Why Conduct Baseline Probes

The purpose for conducting baseline probes is to establish a control in an experiment. In order to know whether or not an intervention (independent variable) changed a behavior (dependent variable) you would need a reference as to how often the behavior occurs prior to starting an intervention.  

You can learn some other very important things when conducting a baseline such as what is maintaining a behavior, what rate of reinforcement is required in an intervention and if an intervention is actually clinically necessary.  

When conducting a baseline, in order to have a true measure you want to avoid teaching. However, there is always a risk of practice effects occurring, meaning that a child learns to engage in behavior from practicing it multiple times during baseline. 

Therefore, you want to collect sufficient baseline data but not too much baseline data. There is no exact set number of baseline probes needed but, you should collect baseline data until there is a stable rate of responding meaning that the respondent is consistently emitting the behavior at the same level. 

Baseline Data Paths and What They Mean


Sometimes during baseline a behavior path is ascending which means the behavior is increasing. If the behavior is a desirable behavior, this may mean that no intervention is necessary since the learner is acquiring the skill naturally. If this behavior is undesirable, even if a behavior is not stable, ethically one may want to start the intervention right away. 


Sometimes during baseline a behavior path is descending which means the behavior is decreasing. If the behavior is an undesirable behavior, this may mean that no intervention is necessary since the learner is acquiring the skill naturally. If this behavior is desirable, even if a behavior is not stable, ethically one may want to start the intervention right away. 


Sometimes a baseline data path looks variable or is up and down. This is typically caused by extraneous factors in the environment. Sometimes, you can pinpoint what is causing this variability and an intervention may not be necessary. Otherwise, you should wait for the behavior to be emitted at a stable rate before implementing an intervention. 


A stable baseline means that the respondent is emitting a behavior at the same rate and it is time to implement an intervention. 

How to Use a Baseline to Develop Experimental Control

In order for a baseline to be used to establish a functional relationship between the independent and dependent variables also known as experimental control, the follow things must occur: Prediction, Affirmation of Consequent, Verification and Replication


Prediction is when a behavior analyst predicts that once a stable baseline is established, without any intervention, the behavior will occur at the same rate in the future.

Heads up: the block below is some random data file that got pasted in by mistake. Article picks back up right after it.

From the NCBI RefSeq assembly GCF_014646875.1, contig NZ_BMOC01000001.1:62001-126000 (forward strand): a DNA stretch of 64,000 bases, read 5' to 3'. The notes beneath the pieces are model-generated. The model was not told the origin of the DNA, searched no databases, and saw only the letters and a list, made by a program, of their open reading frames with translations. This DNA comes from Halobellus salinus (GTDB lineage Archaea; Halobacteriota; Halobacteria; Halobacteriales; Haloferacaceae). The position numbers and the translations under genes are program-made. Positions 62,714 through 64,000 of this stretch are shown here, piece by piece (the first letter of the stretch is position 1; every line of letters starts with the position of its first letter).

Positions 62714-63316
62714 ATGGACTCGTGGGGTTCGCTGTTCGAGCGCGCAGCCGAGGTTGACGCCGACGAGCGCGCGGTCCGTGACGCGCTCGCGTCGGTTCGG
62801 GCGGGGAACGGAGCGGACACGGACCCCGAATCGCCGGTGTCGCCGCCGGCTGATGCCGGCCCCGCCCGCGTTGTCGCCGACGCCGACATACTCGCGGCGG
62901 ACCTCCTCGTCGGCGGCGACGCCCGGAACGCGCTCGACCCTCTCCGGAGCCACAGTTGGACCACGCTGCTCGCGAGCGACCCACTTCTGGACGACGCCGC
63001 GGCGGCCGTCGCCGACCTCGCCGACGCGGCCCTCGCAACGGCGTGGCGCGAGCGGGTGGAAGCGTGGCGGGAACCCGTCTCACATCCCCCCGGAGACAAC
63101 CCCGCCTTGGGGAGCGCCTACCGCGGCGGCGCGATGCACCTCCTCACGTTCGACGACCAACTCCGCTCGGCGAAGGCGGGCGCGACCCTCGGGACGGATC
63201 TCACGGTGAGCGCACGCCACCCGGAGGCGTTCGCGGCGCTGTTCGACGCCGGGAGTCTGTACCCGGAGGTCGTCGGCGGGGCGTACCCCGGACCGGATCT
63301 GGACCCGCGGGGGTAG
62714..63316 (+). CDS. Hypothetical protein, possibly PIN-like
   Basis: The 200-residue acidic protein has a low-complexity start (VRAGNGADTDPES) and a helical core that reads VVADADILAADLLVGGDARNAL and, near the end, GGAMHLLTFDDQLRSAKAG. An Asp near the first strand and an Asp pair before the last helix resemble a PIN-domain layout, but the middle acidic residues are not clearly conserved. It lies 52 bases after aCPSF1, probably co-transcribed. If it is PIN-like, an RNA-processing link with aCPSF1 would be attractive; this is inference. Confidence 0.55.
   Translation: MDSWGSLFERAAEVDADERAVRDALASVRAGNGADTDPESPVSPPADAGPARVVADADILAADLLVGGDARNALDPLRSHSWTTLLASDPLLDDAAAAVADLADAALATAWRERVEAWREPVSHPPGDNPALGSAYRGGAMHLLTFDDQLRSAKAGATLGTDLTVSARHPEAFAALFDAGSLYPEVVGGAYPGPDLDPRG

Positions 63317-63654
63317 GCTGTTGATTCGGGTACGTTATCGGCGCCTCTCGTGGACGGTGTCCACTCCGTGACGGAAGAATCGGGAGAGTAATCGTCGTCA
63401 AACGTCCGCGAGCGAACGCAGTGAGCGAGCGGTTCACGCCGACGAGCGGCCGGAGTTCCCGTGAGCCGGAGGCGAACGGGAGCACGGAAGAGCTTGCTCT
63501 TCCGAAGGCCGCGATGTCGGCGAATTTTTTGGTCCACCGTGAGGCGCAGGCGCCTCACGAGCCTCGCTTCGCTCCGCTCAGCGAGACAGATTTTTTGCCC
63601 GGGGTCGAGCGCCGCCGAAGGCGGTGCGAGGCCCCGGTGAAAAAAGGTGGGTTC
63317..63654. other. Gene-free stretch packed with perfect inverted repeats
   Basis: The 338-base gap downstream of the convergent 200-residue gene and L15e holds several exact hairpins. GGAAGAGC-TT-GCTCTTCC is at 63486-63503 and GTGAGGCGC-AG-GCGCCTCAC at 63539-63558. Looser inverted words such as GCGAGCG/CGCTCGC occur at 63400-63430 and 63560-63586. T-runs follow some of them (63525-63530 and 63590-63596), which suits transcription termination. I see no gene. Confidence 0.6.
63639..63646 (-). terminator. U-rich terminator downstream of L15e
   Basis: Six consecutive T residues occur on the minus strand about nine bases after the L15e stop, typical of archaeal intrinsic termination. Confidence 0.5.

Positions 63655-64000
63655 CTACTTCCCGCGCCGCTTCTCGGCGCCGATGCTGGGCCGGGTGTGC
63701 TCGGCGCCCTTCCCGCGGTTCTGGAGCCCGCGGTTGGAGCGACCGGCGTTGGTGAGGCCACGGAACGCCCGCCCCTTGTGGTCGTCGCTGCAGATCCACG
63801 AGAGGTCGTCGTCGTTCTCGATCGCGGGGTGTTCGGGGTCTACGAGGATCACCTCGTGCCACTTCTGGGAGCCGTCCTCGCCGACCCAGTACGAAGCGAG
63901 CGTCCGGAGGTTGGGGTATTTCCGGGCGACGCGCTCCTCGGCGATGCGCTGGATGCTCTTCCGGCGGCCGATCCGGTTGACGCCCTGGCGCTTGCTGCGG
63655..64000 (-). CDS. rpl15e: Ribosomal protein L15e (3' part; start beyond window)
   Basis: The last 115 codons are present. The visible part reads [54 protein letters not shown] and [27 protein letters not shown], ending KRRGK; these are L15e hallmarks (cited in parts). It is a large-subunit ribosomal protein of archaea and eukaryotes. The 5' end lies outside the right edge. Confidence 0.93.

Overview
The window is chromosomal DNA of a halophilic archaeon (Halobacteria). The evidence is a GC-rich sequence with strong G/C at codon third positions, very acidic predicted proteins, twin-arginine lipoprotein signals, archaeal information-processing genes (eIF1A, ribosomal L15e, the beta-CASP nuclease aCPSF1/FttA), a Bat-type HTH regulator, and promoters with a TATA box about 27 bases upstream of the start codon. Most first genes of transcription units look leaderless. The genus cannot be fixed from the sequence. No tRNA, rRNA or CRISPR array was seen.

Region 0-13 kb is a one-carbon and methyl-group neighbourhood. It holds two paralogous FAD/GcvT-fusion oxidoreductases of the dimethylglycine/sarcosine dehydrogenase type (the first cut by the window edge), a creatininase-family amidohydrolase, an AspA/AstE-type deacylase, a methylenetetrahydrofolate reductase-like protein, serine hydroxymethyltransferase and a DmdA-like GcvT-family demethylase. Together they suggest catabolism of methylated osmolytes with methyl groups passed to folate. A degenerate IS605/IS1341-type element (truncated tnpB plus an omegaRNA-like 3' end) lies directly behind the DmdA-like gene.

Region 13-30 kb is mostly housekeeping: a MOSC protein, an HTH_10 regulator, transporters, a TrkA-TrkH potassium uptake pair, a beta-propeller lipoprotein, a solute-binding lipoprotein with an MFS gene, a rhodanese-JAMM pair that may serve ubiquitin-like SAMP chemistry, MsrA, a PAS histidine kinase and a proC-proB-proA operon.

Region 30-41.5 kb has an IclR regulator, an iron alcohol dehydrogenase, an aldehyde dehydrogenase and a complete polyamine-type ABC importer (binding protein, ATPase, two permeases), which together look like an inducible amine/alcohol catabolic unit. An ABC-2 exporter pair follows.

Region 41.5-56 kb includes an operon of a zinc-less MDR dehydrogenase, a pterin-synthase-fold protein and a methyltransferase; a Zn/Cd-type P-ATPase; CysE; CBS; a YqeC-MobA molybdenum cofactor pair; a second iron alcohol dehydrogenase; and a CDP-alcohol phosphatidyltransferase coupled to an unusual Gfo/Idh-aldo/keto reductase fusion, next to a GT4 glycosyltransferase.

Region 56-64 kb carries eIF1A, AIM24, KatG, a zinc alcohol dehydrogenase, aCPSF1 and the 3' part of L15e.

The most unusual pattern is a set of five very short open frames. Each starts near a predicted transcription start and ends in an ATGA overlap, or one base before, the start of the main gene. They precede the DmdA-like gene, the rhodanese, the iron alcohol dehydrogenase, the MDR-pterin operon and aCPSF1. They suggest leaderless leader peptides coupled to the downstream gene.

Affirmation of Consequent

During affirmation of consequent, the behavior analyst will introduce an intervention to demonstrate it causes a change in behavior.


During the verification phase, the intervention is removed. As long as it is not a learned behavior that cannot be unlearned such as tying your shoes, if there is a functional relationship between the independent and dependent variables, the rate of responding should return to baseline. 

There seems to be some controversy in the field of applied behavior analysis as to whether it is ethical to remove an intervention that is working. Some behavior analysts believe it is ethical and the only way to know an intervention is working. Personally, I believe it to be unethical to remove an intervention that is working for a learner and that a person’s individual success trumps the importance of experimental analysis. In my opinion, verification should be used in a laboratory not a clinical setting. 


During the replication phase, the intervention is reintroduced. It should have a repeatable effect on behavior. The more times that you verify and replicate an intervention, stronger experimental control is established. 

​​This article is useful for registered behavior technicians (RBT) or students who are studying to become board certified behavior analysts (BCBAs). Understanding (Applied Behavior Analysis) ABA terms is critical for both being an effective ABA therapist and passing your BCBA exam


In an effort to help you study for your BCBA exam more effectively, this post is written in a “study note” form rather than as a long form blog post. 

They are my personal study notes I am sharing with you as a gift. I am spending my time studying so they are not edited. I am grateful for your understanding in overlooking the grammar! Happy Studying! 


Cooper, J. O., Heron, T. E., & Heward, W. L. (2007). Applied Behavior Analysis (3rd Edition). Hoboken, NJ: Pearson Education.

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